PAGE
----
Mitt Romney, while holding policy positions often considered outside mainstream political thought. Among other things, he has called for the elimination of the Education Department, cutting 43% of federal spending and instituting a
23% national sales tax while eliminating the Internal Revenue Service. He also backs gay marriage and supports the legalization of marijuana.
Source: Danny Yadron in Wall Street Journal, "Libertarian Nod"
, May 5, 2012
Get rid of income tax and capital-gains tax
We need to get rid of the income tax. Giant, slow corporations spend their money on lobbying because tax avoidance is where their profit is. General Electric earned $14.2 billion in 2010 and paid zero taxes on it. Why?
Because it has the lobbyists to get subsidies and tax breaks.
But those mom-and-pop stores? The tech startups? The nimble new corporations with new ideas and new visions for our economy? They pay as much as 35 cents on every dollar they earn.
When the company pays its employees, the government taxes that money again. We need to stop taxing work, savings and investment. I advocate removing all income taxes, all capital-gains taxes,
and replacing them with a consumption tax, kind of a national sales tax called the Fair-tax.
FairTax on all new goods & services, with prebates for poor
How does Fair-tax fund the government? When anyone purchases a new good or service for personal consumption, be it a DVD or a yacht, the person is taxed. Fair-tax doesn't tax used goods or business-to-business purchases.
Some think the
Fair-tax is regressive, but in fact it's progressive--taxing the wealthy more than the poor. Fair-tax issues a "prebate" for families to spend on food, clothing, transportation, medical care or whatever they want to spend it on--it's their money.
Undocumented immigrants will pay their taxes if they want to buy anything. They need a Social Security card to receive a prebate, so the incentive is for immigrants to get themselves on the books as fast as possible.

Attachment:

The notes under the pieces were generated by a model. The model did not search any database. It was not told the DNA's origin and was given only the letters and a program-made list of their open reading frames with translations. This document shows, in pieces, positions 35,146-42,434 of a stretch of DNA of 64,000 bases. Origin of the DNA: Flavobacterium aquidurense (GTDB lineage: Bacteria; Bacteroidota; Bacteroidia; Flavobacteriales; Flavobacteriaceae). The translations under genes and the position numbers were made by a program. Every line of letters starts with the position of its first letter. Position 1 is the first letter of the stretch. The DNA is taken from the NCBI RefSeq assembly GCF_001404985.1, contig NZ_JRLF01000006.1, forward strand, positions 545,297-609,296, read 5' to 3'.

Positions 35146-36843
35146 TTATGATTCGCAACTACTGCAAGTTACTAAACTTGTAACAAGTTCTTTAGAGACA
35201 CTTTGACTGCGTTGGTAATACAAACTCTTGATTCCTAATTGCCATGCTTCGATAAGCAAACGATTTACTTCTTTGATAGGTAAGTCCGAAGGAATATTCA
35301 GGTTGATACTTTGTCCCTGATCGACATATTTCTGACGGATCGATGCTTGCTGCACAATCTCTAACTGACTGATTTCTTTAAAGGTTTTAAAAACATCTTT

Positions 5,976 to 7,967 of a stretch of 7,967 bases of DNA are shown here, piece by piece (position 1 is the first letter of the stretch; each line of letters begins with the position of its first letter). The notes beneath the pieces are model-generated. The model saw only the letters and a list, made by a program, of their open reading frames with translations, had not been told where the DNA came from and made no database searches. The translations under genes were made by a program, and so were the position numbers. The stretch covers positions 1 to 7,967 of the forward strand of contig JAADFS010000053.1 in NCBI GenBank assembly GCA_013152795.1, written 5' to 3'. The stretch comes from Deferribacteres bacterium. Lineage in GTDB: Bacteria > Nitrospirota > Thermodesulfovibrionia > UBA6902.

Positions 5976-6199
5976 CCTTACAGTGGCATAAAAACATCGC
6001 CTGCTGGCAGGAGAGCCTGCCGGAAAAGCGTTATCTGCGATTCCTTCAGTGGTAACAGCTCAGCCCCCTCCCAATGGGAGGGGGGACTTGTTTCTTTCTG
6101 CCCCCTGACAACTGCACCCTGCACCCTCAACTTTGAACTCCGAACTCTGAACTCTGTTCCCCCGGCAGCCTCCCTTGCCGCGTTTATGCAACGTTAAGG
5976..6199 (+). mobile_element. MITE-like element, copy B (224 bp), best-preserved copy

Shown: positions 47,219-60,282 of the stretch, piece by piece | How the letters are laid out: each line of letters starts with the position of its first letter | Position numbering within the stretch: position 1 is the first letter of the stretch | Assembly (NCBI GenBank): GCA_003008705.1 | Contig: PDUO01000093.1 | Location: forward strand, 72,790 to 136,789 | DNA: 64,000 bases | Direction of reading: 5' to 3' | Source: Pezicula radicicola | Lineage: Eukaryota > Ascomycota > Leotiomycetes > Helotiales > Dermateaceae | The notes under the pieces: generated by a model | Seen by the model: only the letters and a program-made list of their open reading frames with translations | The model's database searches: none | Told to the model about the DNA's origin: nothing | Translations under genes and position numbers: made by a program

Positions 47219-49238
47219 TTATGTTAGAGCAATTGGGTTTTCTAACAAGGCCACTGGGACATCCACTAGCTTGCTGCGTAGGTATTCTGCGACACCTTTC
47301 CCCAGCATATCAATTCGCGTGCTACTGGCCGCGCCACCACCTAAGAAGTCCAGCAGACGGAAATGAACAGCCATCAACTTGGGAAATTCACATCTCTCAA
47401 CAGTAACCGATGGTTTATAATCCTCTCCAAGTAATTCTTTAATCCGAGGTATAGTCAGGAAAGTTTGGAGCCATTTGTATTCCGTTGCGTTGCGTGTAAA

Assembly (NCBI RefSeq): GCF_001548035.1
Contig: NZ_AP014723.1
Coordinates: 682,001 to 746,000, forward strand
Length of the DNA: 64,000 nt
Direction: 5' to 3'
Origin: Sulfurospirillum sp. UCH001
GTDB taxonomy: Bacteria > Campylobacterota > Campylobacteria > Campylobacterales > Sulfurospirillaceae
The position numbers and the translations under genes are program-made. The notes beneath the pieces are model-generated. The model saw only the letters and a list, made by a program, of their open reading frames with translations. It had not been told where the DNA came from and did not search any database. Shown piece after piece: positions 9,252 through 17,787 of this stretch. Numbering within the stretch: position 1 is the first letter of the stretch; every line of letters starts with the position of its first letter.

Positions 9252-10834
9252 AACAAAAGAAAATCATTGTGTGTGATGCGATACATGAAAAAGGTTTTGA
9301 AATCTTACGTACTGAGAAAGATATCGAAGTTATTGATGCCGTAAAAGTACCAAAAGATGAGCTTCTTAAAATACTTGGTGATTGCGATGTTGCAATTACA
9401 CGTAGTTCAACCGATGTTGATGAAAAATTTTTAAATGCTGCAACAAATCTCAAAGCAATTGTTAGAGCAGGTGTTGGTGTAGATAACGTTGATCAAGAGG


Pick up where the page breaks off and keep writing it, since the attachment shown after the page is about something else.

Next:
The Fair-tax replaces employment taxes, payroll taxes, all income taxes, and all capital-gains taxes.
FairTax would absolutely reboot the American economy
CAIN: [to Johnson] : My 9-9-9 plan starts with throwing out the current tax code and pass 9% business flat tax, 9% personal income tax, and the 9% national sales tax.
JOHNSON: Throwing out the entire federal tax system and replacing it
with a consumption tax, the FairTax, which would absolutely reboot the American economy because it does away with the corporate tax to create tens of millions of jobs in this country.
Source: 2011 GOP Google debate in Orlando FL
, Sep 22, 2011
Replace tax system with a FairTax
Q: With regards to jobs, how are you going to turn this country around?
A: My next-door neighbor's dogs have created more shovel-ready jobs than this current administration. Balance the federal budget now, not 15 years from now, not 20 years from now,
but now. And throw out the entire federal tax system, replace it with a FairTax, a consumption tax, that by all measurements is just that. It's fair. It does away with corporate income tax. [That would] create tens of millions of jobs in this country.
Source: 2011 GOP Google debate in Orlando FL
, Sep 22, 2011
Replace job-killing tax code with FairTax